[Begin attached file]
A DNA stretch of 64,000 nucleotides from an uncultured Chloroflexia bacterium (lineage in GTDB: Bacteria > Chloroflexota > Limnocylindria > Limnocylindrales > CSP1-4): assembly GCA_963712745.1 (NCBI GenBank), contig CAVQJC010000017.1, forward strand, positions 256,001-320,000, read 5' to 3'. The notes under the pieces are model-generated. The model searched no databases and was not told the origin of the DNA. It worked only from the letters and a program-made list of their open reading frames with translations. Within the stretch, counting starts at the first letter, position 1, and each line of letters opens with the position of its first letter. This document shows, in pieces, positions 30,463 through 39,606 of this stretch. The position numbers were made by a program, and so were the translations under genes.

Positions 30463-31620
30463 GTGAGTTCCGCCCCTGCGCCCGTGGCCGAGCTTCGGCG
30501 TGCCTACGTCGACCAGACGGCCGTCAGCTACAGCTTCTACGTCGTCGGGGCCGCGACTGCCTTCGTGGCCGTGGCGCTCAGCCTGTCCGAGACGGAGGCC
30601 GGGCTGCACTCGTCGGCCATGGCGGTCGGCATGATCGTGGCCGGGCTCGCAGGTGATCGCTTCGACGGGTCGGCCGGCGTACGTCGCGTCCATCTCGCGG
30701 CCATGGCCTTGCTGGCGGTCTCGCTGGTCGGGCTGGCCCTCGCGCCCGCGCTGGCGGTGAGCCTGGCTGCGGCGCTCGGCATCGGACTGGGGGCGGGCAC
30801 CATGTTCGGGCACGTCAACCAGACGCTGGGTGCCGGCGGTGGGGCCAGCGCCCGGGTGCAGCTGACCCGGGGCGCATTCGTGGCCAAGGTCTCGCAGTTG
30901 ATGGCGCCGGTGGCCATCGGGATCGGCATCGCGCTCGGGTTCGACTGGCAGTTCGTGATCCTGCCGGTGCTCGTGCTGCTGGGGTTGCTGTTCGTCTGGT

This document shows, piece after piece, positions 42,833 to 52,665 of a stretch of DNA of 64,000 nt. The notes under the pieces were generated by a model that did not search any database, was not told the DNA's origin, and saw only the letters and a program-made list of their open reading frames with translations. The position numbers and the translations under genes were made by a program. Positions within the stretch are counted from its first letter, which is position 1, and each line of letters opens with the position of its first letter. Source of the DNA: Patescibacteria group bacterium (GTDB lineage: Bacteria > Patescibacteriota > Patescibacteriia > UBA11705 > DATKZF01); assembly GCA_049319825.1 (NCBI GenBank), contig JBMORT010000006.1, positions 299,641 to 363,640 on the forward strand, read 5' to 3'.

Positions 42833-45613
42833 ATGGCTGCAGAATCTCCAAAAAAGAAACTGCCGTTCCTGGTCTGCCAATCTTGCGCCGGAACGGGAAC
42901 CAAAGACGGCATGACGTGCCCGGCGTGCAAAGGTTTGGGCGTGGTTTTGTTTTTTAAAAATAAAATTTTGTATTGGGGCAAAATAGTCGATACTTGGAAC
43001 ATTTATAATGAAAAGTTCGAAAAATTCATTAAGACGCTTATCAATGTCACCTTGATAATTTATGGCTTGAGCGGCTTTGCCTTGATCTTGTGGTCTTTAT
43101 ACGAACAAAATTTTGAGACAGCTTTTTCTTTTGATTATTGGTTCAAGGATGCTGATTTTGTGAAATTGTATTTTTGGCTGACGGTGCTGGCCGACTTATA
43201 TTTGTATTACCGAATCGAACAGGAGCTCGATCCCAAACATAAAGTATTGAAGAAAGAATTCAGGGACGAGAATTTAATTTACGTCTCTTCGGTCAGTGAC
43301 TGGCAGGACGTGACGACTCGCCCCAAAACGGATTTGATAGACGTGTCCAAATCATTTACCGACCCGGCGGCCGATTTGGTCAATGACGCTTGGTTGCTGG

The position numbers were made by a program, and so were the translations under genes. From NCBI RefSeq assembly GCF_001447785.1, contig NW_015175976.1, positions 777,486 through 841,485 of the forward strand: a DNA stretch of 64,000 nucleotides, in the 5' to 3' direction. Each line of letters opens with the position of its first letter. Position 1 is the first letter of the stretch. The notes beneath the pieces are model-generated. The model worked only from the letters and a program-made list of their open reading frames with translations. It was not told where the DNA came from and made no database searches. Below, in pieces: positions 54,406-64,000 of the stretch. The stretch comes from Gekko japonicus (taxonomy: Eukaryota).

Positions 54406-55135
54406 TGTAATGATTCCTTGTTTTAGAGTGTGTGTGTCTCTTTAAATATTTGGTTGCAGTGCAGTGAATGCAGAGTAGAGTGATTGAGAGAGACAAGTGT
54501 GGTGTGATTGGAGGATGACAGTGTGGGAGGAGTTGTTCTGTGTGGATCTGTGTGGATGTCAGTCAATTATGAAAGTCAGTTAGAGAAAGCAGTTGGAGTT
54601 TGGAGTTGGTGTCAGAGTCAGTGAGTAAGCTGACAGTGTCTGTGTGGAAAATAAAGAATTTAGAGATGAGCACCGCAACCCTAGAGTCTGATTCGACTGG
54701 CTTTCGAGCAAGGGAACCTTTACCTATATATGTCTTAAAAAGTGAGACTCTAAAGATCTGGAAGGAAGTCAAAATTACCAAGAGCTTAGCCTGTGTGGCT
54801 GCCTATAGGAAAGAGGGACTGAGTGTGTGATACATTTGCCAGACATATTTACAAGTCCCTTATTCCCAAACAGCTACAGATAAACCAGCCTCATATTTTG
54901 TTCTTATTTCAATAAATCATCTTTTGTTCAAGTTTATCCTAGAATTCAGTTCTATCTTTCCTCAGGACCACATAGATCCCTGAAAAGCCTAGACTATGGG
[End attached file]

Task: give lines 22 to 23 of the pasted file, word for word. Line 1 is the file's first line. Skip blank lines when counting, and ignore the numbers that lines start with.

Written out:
54701 CTTTCGAGCAAGGGAACCTTTACCTATATATGTCTTAAAAAGTGAGACTCTAAAGATCTGGAAGGAAGTCAAAATTACCAAGAGCTTAGCCTGTGTGGCT
54801 GCCTATAGGAAAGAGGGACTGAGTGTGTGATACATTTGCCAGACATATTTACAAGTCCCTTATTCCCAAACAGCTACAGATAAACCAGCCTCATATTTTG